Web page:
, The Right Now! Vision and Delivering Happiness – C.V. 6 – Build Open and Honest Relationships with Communication

“To me, it was really more a philosophy about always being open to meeting people no matter how they looked or what their backgrounds were. Every interaction with anyone anywhere was an opportunity to gain additional perspective. We are all human at the core, and it can be easy to lose sight of that in a world ruled by business, politics, and social status.” – Pg. 80-81 Delivering Happiness (Delivering Happiness Movement and the book)

For an organization that exists specifically for the purpose of teen outreach  and to speak God’s truth to their pain and brokenness, what more can we add to this message idea for how to build open and honest relationships? Is there any other way to share God’s love? One of the biggest challenges as a Christian outreach is to overcome the perception common among both Christian and non-Christian teens alike, that of being judgmental and preachy.

If this level of communication is so critical to sealing a relationship with a major vendor or repeat sales with a loyal customer, how much more important is in meeting a teen where they are, in the middle of whatever teenage things they’re going through? Enter the power of story. Kristin’s story, our story, God’s story for all of us, these are authentic stories that reach beyond social, economic or age statuses and can open the doors to connectedness, healing and love.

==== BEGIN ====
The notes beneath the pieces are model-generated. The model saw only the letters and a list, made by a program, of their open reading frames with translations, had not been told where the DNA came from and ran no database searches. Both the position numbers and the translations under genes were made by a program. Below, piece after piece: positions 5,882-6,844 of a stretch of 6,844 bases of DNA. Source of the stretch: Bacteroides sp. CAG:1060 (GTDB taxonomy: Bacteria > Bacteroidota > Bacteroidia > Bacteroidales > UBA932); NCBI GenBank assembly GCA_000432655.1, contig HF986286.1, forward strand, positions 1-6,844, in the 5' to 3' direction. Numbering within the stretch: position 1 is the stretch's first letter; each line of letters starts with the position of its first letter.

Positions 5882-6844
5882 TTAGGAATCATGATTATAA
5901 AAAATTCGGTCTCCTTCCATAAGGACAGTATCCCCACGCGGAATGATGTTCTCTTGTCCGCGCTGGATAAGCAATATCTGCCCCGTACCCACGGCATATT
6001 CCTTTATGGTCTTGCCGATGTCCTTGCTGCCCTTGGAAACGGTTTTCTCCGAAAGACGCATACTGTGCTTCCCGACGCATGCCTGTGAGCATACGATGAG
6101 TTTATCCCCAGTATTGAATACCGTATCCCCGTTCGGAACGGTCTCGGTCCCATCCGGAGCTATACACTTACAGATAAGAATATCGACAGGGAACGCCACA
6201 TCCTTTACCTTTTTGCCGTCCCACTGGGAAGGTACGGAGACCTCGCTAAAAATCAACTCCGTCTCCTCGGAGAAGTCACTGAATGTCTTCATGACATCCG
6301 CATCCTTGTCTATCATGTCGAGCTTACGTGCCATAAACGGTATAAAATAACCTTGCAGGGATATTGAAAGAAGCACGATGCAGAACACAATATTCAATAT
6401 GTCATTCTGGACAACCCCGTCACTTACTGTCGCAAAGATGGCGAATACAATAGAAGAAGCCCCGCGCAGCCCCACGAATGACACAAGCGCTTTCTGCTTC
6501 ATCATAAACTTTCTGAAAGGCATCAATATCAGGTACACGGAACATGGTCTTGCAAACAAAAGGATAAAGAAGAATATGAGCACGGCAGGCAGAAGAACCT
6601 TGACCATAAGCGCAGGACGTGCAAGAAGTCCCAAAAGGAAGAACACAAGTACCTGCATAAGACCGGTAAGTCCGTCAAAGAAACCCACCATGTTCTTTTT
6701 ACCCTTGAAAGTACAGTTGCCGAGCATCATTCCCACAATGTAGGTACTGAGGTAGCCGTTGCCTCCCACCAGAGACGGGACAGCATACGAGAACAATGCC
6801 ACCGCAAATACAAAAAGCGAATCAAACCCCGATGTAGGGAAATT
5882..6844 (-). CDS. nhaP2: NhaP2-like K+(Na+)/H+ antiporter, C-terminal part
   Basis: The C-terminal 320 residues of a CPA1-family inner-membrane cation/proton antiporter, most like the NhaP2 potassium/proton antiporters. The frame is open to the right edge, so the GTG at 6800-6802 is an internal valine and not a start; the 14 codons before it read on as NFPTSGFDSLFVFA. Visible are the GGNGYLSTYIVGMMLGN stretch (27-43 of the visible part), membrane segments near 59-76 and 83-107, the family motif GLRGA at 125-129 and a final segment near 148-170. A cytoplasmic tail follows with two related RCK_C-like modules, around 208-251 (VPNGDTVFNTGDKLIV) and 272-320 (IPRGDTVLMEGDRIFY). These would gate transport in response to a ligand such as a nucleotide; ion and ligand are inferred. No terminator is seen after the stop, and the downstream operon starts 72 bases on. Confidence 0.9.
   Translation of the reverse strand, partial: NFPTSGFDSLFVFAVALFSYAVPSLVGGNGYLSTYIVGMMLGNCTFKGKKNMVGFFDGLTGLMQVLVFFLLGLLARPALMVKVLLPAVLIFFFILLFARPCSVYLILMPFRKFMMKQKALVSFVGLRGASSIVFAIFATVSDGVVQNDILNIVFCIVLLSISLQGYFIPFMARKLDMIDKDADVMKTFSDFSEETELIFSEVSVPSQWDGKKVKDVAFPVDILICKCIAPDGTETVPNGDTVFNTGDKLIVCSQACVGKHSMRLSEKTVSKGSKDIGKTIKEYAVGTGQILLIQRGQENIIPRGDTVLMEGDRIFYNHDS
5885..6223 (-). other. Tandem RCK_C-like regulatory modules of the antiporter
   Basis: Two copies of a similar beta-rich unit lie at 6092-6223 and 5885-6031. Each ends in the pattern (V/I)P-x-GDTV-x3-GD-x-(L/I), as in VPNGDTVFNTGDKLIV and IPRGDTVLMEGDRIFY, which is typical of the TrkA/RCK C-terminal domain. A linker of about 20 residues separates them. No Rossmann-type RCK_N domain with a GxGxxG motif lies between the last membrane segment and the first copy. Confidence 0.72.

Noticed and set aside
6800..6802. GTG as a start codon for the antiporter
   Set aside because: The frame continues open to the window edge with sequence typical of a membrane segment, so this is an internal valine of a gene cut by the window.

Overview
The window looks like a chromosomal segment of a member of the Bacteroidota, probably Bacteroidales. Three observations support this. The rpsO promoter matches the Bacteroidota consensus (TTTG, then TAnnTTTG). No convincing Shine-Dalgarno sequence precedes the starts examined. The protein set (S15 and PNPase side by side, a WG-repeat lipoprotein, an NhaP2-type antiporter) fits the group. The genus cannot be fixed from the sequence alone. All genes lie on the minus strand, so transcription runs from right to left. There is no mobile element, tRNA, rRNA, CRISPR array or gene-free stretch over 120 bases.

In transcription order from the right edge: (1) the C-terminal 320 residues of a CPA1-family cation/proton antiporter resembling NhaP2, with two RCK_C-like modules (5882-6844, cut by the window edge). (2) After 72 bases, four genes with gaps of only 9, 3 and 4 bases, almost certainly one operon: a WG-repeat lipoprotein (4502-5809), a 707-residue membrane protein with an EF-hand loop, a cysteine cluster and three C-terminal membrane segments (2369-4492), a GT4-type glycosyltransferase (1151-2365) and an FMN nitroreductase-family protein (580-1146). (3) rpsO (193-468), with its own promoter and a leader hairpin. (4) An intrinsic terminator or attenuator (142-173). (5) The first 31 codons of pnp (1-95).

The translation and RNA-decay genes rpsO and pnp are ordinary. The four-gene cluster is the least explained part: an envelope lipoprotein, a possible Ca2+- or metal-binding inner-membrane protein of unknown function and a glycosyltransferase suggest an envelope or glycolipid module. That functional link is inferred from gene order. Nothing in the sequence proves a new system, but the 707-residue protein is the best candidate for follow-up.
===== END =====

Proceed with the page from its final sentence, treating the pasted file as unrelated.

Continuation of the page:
What do you do to build communication and authentic relationships?

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The Lump in Your Throat

We love the reactions we get from people when we share our message with others for the first time. Today I had a chance to share The Right Now! Vision with a great guy, Blaine Hogan, Producer / Experience Engineer at Willow Creek Community Church. Through his blog, he offered to share office hours, like another friend of The RNV, Tim Schrader who were both very generous with their time, talents and encouragement with us and many others brainstorming, sharing creative vision and communicating messages.

The great thing about talking to people like Blaine and Tim isn’t that they’re somehow above us and we’re getting their stamp of approval, validating our vision, it’s that they understand where we’re coming from and what we’re trying to do because they’re on similar paths. I’m humbled that as many times as I’ve shared the story of Right Now and how it touched me, it continues to do so, even today. Within a few seconds of exchanging initial pleasantries with Blaine, as I started to share Kristin’s story, I choked up and had to take a few deep breaths before continuing.

The half hour went way too fast, but I really appreciated one thing in particular that Blaine said: “Always start with the thing that puts a lump in your throat.” You can’t make up a lump in your throat; it only comes from being truly touched by something, and others know it too. You don’t have to make up a story when it’s the truth. We don’t have to make up a story about God’s unconditional love for you. That truth has already spoken, we just want to share the story with you, Right Now.